Luke Ronchi played for New Zealand last week, after previously playing for Australia. Has anyone done this before? asked Michael Davidson from Australia
This particular double is unique: no one had played for both Australia and New Zealand in official internationals before Luke Ronchi, who was born in Dannevirke (New Zealand) but moved to Australia when he was seven. He played four one-day internationals in the West Indies in 2008, taking a catch off Brett Lee from the first ball he kept to, and also appeared in three Twenty20 games for them. Stiff competition meant he fell back in the Australian pecking order, and eventually he returned to his native country, and has done well for Wellington since. Ronchi made his ODI debut for New Zealand at Lord's last week, but had to wait till the 11th over to get on to the scorecard this time, when he caught Ian Bell. Ronchi is the seventh player to appear for two different countries in official one-day internationals, following Dougie Brown (England and Scotland), Anderson Cummins (West Indies and Canada), Ed Joyce and Eoin Morgan (England and Ireland), Clayton Lambert (West Indies and USA) and Kepler Wessels (Australia and South Africa).
In the 1929-30 England tour of West Indies, Cricinfo gives the result for the first Test as "Match drawn", but the fourth Test is shown as "Match drawn (by agreement)". What's the difference? asked Vikas Vadgama from India
The difference is that the first Test was limited to five days, but the fourth (final) Test in Kingston was supposed to be a timeless one, played out to a finish regardless of how long it took, to decide a series which was tied at 1-1 going in to the match. It was a high-scoring game - Andrew Sandham made the first triple-century in a Test as England piled up 849 - but then bad weather took a hand. No play was possible on the eighth and ninth scheduled days, after which the England team needed to leave to catch the boat home - so the match was left drawn after all. England's captain, Freddie Calthorpe, might have regretted not enforcing the follow-on despite a first-innings lead of 563!
Jacques Kallis is approaching 300 Test wickets, yet he's never taken ten in a match. Is this a record? asked Gerry Halsey from England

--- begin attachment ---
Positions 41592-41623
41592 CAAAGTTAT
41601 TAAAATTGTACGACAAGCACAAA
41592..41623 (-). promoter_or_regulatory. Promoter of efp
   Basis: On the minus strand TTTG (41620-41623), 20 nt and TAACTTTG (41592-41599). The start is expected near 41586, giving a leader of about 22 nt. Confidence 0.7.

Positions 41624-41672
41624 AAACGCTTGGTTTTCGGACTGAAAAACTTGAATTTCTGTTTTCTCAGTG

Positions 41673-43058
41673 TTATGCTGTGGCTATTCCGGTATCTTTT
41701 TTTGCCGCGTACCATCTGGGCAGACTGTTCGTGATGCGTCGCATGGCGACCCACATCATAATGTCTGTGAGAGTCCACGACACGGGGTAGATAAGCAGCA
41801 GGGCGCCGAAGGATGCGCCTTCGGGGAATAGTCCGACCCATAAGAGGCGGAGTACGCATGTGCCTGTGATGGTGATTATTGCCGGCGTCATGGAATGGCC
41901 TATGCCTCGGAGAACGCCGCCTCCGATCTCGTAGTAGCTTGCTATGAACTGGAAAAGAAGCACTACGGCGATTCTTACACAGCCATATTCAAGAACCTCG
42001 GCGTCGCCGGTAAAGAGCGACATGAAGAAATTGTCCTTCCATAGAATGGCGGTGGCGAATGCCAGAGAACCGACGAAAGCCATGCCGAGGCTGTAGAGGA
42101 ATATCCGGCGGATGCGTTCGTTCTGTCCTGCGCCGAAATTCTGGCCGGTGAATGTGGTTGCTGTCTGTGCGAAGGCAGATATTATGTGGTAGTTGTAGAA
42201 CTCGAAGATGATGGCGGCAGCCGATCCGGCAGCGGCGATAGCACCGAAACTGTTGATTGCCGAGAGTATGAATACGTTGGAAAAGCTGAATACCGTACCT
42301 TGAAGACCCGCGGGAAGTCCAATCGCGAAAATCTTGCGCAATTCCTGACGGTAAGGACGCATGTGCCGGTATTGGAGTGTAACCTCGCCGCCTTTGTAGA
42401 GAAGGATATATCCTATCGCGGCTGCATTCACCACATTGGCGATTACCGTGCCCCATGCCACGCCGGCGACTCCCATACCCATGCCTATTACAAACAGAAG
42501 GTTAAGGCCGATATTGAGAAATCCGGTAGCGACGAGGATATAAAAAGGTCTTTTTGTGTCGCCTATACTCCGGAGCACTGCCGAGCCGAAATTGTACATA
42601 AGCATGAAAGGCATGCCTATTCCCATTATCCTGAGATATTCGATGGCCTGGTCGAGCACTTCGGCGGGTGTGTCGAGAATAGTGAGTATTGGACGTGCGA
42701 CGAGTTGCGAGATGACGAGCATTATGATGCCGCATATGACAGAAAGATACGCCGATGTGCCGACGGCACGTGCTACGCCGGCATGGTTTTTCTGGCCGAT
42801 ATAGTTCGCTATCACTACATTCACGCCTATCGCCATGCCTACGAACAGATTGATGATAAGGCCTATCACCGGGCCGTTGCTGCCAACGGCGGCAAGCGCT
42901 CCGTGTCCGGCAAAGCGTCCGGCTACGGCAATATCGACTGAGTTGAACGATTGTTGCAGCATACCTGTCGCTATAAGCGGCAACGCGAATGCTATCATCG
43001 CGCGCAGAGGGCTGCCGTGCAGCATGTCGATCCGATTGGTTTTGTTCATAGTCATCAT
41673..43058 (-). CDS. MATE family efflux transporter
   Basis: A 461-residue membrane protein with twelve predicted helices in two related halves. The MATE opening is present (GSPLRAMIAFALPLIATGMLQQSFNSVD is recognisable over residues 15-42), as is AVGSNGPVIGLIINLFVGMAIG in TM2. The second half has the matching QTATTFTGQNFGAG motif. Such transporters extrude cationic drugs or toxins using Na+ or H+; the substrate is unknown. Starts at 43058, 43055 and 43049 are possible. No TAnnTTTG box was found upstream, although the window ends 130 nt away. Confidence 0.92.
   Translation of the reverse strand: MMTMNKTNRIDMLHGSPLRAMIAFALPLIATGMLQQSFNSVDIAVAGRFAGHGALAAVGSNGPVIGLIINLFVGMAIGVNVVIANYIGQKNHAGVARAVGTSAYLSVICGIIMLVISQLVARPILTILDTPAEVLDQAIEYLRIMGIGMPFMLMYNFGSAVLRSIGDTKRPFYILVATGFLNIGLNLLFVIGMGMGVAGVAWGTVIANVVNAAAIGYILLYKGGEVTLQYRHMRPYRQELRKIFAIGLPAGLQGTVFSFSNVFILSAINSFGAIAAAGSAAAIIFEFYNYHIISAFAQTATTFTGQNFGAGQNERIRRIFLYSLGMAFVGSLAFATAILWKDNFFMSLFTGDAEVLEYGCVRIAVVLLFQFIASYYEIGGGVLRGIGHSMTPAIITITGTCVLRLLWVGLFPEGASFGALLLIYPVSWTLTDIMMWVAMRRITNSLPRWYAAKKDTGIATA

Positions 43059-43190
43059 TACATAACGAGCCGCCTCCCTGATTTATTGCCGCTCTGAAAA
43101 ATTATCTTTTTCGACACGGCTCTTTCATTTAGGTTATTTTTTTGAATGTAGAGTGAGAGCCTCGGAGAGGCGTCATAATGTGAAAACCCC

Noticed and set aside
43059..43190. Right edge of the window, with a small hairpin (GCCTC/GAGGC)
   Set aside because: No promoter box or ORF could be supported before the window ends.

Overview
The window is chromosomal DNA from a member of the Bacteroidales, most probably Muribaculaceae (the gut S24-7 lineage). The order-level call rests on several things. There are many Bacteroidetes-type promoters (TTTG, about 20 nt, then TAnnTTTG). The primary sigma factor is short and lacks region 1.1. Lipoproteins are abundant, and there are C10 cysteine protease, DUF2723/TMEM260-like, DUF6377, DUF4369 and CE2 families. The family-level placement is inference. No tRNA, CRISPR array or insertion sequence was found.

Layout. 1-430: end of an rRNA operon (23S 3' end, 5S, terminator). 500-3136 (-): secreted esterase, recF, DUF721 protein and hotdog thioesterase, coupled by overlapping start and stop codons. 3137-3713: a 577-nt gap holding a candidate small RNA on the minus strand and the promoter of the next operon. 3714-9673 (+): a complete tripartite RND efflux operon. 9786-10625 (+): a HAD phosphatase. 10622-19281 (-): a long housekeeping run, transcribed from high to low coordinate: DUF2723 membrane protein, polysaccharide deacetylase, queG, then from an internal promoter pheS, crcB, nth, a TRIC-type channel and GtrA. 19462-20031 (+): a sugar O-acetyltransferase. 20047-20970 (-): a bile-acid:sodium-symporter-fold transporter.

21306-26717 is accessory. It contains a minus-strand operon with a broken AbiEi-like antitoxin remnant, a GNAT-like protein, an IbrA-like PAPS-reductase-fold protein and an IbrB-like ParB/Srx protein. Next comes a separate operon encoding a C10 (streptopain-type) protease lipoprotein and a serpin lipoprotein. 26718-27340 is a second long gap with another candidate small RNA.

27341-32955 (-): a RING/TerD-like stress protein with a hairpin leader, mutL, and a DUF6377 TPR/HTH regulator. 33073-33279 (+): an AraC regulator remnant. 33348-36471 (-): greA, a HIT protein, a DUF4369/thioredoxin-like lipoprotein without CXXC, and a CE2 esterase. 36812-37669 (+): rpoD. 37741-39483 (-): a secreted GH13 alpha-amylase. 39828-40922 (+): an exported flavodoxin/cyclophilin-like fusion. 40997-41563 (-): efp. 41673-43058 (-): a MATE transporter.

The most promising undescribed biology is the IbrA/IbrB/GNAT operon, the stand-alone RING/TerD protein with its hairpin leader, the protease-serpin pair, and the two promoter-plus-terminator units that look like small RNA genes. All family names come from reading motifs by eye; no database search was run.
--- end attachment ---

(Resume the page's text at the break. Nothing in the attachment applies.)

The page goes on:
There are two bowlers above Jacques Kallis - who currently has 288 Test wickets - who never managed a ten-wicket haul either: Bob Willis took 325 wickets for England, and Brett Lee 310 for Australia. Kallis - whose best match figures to date are 9 for 92 - has taken five or more in an innings only five times. None of the bowlers above him in the wickets list has taken fewer than ten (which is the number taken by Lee, who never actually took more than five wickets in any innings, and Zaheer Khan).
Which Test captain was once told he had "the straightest bat between Dan and Beersheba"? asked Conrad Hall from England
The Test player in receipt of this biblical remark was the former England skipper Pelham "Plum" Warner, who found himself running out of puff while batting in a match in Egypt shortly after the First World War ended. According to his autobiography Long Innings, Warner, who was 45 by then, remarked to the "admirable Sergeant-Major who was umpiring" that he was thinking of giving up first-class cricket as he was getting too old. The military man apparently replied: "Give it up, sir! Give it up, sir! Never heard of such a thing, sir! Don't be a fool, sir, if I may say so, sir. I have not seen as straight a bat as yours, sir, between Dan and Beersheba!"
Vernon Philander now has 89 wickets after 16 Tests - how many bowlers had more at that point in their careers? asked Mark Crosby from Australia
The South African fast bowler Vernon Philander lies seventh on the list of wicket-takers after 16 Tests, level with the 19th-century Australian "Demon" Fred Spofforth. Above him lie R Ashwin and Clarrie Grimmett (92 wickets after 16 Tests), Alf Valentine (93), Sydney Barnes and Charles "Terror" Turner (94), and George Lohmann (101). Philander and Ashwin have their work cut out to move up the list in the near future: Lohmann had 109 wickets after 17 Tests, and ended his career with 112 after 18. Barnes also had 112 after 18 (and 19), but assumed the lead with 122 wickets after 20 Tests.
Jimmy Anderson took his 300th Test wicket at Lord's, aged only 30. Is he the youngest to reach this landmark? asked Paul Clarke from Scotland
Jimmy Anderson became the 26th bowler to reach 300 Test wickets when he had Peter Fulton caught at slip by his great mate Graeme Swann in the first innings at Lord's last month. Anderson is actually in a respectable mid-table position age-wise - he's the 13th-youngest (or 14th-oldest) of the 26, being five days younger than Glenn McGrath was when he reached the mark in 2000-01. The youngest man to reach 300 Test wickets is Kapil Dev, who got there the day after his 28th birthday in January 1987. Shane Warne, Harbhajan Singh, Muttiah Muralitharan and Ian Botham (the only Englishman younger than Anderson, at 28 years 259 days), were also 28 when they reached 300. The oldest man to make it to 300 was Lance Gibbs, who was 41 in 1975-76.
And there's an afterthought to one of last week's questions, from Marius Roodt from South Africa
"You mention that Hemant Kanitkar and his son Hrishikesh played the same number of Test matches [two]. My father and I have a similar record. Both of us played zero Test matches. Incidentally that is the same number of Test matches my brother has played. Surely that is some sort of record?" Nice try - but I suspect there are rather a lot of families like that (mine, for a start!)